This attitude prevails, even though TSH guidelines have been lowered in an attempt to diagnose more missed patients who fall through the cracks.So, anyhow, despite my many symptoms such as dry skin, thinning hair, memory problems, low temperature, emotional spells, low energy at times, and now a TSH of 6.72 (obviously greater than the new TSH reference ranges) my doctor was unimpressed and wrote "Euthryoid" on my form and sent me packing.
If your TSH is within normal limits, they will often ignore your symptoms. If it's high, it often means the majority of the damage to your thyroid has already been done. It doesn't mean it's too late to treat it, but it often signifies that thyroid damage has slowly been occurring for years before you finally pieced two and two together and sought treatment. This is why the most common cause of hypothyroidism is Hashimoto's Disease, which is an autoimmune precursor that begins to destroy the thyroid gland first (more on this later).
If your TSH is normal, it doesn't mean that damage isn't occurring. It just means that oftentimes it's not that bad yet that it's registering on a blood test. There are other tests that can be done, including ones that examine each level of thyroid hormone and how your body is converting that hormone into energy. Also, antibody tests can be ordered (peroxidase and thyroglobulin) to determine if you have Hashimoto's. However, beware: a certain percentage of the population do have Hashi's but do not have elevated antibodies; just because you don't doesn't mean you don't have a thyroid disorder. If your doctor is reluctant to order any thyroid tests, or wants to adhere strictly to the TSH, question his position or find a new doctor who will take you more seriously.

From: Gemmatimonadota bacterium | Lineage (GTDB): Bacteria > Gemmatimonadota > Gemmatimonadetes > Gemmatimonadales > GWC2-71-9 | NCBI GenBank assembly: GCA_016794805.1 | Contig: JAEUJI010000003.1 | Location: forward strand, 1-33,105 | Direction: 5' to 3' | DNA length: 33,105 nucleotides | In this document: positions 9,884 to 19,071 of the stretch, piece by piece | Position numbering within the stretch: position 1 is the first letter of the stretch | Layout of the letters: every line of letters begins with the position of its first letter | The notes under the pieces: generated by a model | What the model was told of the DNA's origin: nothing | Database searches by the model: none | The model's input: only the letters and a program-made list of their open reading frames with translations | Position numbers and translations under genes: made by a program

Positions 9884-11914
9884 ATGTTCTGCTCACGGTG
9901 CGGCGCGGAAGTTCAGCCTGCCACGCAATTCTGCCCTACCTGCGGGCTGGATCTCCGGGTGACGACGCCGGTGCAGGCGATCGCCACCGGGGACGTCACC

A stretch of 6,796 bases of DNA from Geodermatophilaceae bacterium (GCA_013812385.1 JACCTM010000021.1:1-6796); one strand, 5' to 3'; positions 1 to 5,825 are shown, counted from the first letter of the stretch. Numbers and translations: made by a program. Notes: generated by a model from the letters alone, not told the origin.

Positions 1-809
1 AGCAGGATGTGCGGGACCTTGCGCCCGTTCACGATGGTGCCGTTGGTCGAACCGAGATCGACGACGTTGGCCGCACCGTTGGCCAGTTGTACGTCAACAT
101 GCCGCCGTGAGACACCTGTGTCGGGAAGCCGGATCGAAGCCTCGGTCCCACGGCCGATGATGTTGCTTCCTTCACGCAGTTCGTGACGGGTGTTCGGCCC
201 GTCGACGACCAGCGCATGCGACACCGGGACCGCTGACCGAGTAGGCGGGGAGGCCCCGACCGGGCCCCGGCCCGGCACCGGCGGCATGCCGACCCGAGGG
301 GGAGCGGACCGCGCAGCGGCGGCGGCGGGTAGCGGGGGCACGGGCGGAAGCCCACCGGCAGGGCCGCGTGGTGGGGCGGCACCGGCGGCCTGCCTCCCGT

If left untreated (or under-treated), thyroid disease can cause major complications such as heart disease, diabetes, depression, infertility and other autoimmune diseases. Unfortunately, the modern medical approach is to treat symptoms instead of the root cause, which could explain why so many Americans are being treated with expensive drugs for diabetes, depression and high cholesterol. In fact, upwards of 20 percent of people treated for depression may really have underlying hypothyroidism that is undiagnosed. There's also evidence to suggest that hypothyroidism "brain fog" can mimic symptoms of fibromyalgia Alzheimer's, which means more expensive medications to treat the symptom rather than the root cause (and true Alzheimer's can only be diagnosed with autopsy).
The bottom line: when it comes to thyroid disease, there is no "normal," it seems. Healthcare professionals are too quick to put you in a neat, tidy little box that explains - or dismisses - your symptoms entirely. This could explain why so many people say "My doctor refuses to order more blood tests," or "My doctor refuses to put me on medication" - because they're either stuck to ridiculous, often flawed guidelines or are attempting to treat something that they don't fully understand.
Rethinking the TSH Test - Mary Shomon interviews Dr. David Derry